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Mismanagement of megaprojects is why nuclear plan should be opposed via Rand Daily Mail

SA’s huge nuclear plan should be opposed not because it’s intrinsically a bad idea, but because all megaprojects tend to fail

South Africa is about to embark on a huge project to build a set of nuclear power stations, which will be an order of magnitude larger than anything the country has ever attempted.

The exact size, participants, magnitude and so on are not known, but guesstimates put the cost between R600-billion and R1-trillion. I’m adamantly, vociferously against the project. I should say this is not necessarily the position of the Financial Mail, and it is a matter of fierce debate in our newsroom, and of course in SA as a whole.

Let me begin by arguing against myself. There are four good arguments in favour. First, SA needs the power. Second, this would constitute crucial base-load power. Third, SA has an existing nuclear power plant which has served the country well in general, and produces the cheapest power in the grid now that the plant costs have been amortised. And fourth, SA’s power is extremely dirty, and nuclear is, comparatively, environmentally friendly.

The counter-argument really applies not only to nuclear projects but to all megaprojects around the world. New research demonstrates not only that megaprojects generally miss their targets, but do so regularly and by margins that make your hair stand on end.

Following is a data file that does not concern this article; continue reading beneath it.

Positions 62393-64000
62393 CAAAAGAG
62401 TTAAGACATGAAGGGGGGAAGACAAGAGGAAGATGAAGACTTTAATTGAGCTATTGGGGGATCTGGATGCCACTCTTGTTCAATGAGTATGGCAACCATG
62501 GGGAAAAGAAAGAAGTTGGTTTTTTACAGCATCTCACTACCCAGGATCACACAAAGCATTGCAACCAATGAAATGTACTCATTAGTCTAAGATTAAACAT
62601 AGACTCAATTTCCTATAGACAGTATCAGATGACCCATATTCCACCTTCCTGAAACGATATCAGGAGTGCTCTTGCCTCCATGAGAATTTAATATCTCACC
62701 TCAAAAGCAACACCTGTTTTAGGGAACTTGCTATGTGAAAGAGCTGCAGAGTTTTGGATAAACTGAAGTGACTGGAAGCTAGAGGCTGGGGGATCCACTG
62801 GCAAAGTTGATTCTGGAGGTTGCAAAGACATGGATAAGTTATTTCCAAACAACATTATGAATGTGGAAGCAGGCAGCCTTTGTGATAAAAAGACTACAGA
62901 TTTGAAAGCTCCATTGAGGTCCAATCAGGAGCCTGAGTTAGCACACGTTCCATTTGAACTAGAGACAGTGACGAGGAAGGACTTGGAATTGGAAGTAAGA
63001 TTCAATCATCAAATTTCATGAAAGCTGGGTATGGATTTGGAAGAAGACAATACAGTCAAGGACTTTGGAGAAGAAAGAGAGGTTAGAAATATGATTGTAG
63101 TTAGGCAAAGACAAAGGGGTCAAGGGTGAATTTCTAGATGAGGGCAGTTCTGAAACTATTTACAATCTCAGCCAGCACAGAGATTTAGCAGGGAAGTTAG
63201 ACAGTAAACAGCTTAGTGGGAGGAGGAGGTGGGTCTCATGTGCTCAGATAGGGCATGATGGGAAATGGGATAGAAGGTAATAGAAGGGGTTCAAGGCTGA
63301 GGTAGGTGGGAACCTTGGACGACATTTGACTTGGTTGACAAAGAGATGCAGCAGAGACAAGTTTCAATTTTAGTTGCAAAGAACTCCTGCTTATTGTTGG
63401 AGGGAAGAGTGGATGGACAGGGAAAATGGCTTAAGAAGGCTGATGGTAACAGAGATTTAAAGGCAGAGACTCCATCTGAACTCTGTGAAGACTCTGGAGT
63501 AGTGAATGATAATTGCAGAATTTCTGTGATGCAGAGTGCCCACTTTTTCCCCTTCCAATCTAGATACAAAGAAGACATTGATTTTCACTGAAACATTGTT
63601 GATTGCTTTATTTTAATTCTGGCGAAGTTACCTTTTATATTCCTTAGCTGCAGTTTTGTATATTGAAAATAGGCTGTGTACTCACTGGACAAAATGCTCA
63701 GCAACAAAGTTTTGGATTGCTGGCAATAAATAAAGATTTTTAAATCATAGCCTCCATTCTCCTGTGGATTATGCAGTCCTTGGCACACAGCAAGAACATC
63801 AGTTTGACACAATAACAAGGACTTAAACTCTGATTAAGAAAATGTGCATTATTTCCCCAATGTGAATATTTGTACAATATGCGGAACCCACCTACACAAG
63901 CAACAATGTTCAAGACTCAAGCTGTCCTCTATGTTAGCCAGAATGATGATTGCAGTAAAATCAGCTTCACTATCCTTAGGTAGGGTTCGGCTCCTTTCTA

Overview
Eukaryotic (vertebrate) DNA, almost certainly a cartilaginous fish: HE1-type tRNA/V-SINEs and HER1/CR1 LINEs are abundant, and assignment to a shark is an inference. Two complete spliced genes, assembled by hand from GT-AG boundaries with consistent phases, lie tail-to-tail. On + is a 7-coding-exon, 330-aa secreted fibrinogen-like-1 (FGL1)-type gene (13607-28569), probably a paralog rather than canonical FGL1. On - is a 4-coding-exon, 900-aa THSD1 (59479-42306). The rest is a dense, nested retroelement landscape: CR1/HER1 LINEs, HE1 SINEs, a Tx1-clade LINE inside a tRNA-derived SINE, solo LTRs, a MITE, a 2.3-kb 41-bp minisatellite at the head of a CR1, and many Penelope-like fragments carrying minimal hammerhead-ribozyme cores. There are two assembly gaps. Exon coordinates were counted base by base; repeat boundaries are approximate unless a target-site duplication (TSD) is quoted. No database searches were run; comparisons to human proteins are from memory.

Recently, Stanford economist Russ Roberts interviewed on his radio show the leading researcher globally on mega-projects, a man with a genuinely unpronounceable name — Bent Flyvbjerg — from Oxford University’s Saïd Business School.

[…]

Flyvbjerg says this is an absurd deliberate myopia; don’t look at the numbers in case they scare you.

These ideas are so obvious, so visible and so typical, even to us here in SA. Remember when the arms deal was going to cost, at most, R3-billion? Eventually we paid around R30bn, and now we have jets we never use.

So when the cost estimates of the nuclear plants come in, do yourself a favour. Multiply that by, say, five — we don’t want to be extreme here. Work out what that does to electricity prices. And run for the hills.

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